Wow, are there a lot of things for people to complain about right now.
Spend any time on social media and you will immediately see what I mean. People are complaining about stay-at-home orders intended to protect them. There are many complaints about Biden as the presumptive candidate of the Democratic party. Don’t even get me started with complaints about Trump and his awful cronies.
Complaining does not feel good. When you complain about something it will elevate, put focus on it, and frankly will make you feel worse.
That’s the long and short of it. When you complain, all you are doing is giving energy and attention to that which you do not want.
Consciousness creates reality. If you are consciously giving your thoughts and feelings to complaints, guess what you are creating more of? More things to complain about.
COVID-19 has forced the world into a position nobody has ever expected. A global pandemic like this has not occurred in over 100 years. While there have been other near-pandemics, the exception, this time, is that its spread was not arrested before it reached the full global pandemic level.
I can complain a whole lot about the people responsible for that. You can complain about not being able to be with the people you care about.
Or maybe it’s time to change our focus and stop complaining.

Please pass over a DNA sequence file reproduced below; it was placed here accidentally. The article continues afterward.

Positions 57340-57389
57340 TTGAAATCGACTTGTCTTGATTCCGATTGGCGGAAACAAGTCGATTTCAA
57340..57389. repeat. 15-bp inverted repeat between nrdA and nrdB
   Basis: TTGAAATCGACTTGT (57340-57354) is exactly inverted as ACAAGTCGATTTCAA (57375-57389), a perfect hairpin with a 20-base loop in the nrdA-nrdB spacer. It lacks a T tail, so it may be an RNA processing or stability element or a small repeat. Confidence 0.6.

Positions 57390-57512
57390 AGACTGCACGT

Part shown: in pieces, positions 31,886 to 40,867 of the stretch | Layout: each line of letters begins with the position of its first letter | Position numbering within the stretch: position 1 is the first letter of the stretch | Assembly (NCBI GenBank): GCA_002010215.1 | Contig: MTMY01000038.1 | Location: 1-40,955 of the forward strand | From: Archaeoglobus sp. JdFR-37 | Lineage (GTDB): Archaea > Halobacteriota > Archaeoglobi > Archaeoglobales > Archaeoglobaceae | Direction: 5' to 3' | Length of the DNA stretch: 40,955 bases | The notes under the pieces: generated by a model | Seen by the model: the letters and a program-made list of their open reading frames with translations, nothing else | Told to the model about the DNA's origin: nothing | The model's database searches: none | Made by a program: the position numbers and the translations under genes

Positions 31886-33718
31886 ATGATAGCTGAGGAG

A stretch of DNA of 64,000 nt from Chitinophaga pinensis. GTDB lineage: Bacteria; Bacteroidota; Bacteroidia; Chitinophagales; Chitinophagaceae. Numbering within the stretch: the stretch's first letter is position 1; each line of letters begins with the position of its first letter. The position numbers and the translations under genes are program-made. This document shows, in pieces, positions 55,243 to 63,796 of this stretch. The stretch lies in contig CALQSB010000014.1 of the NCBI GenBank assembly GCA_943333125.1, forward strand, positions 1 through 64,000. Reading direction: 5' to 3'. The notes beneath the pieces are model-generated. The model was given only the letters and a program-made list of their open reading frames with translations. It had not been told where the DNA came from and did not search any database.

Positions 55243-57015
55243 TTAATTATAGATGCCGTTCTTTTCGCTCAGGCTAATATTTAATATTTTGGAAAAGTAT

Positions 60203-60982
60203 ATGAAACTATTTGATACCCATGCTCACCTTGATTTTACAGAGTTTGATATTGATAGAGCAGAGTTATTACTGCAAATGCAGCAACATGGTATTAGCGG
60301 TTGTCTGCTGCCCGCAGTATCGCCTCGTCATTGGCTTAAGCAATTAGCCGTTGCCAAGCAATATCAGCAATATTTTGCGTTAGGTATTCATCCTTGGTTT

Complaining serves no purpose at all
“If you complain nothing happens so you might as well not bother.”
That comes from a Monty Python sketch of all things. It’s only funny in that it’s all too true.
I could spend all day complaining about things. It’s easy, there is any number of things that are displeasing to me, so I could rant, rave, and complain endlessly. But do you know how that will make me feel? Will I feel better? Relieved? Unburdened.
Truth is, complaining just makes you feel worse.
Ever notice how the protests and demonstrations that are most empowering are not lodging a complaint — but instead seeking a solution? When Trump was elected, the March for Science on Washington, DC, was not based on complaint but it’s opposite: approval for science. The same thing applied to the March for Women — approval, and praise for women.
In the English language, the antonyms for complaint include praise, compliment, approval, and pleasure. I don’t know about you, but all of these are things that make ME feel good.
Complaining expresses discontent but offers no means of release for it. It just gives that which you are complaining about emphasis. Emphasizing something you are complaining about will make it bigger and more empowered.
Misery loves company
People who feel bad want to be validated. They desire to have others also feel bad because then they feel justified. For example, look at those complaining about the perceived impingement of their freedoms with the Michigan governor’s stay-at-home-order. They are aggrieved and have been led to believe their civil liberties are being violated.
Nevermind the fact that the stay-at-home order is meant to protect them. Gathering together in large groups spreads the virus. These measures being employed only reach the level of a violation of your civil liberties when you are shot on sight on the streets for not staying at home.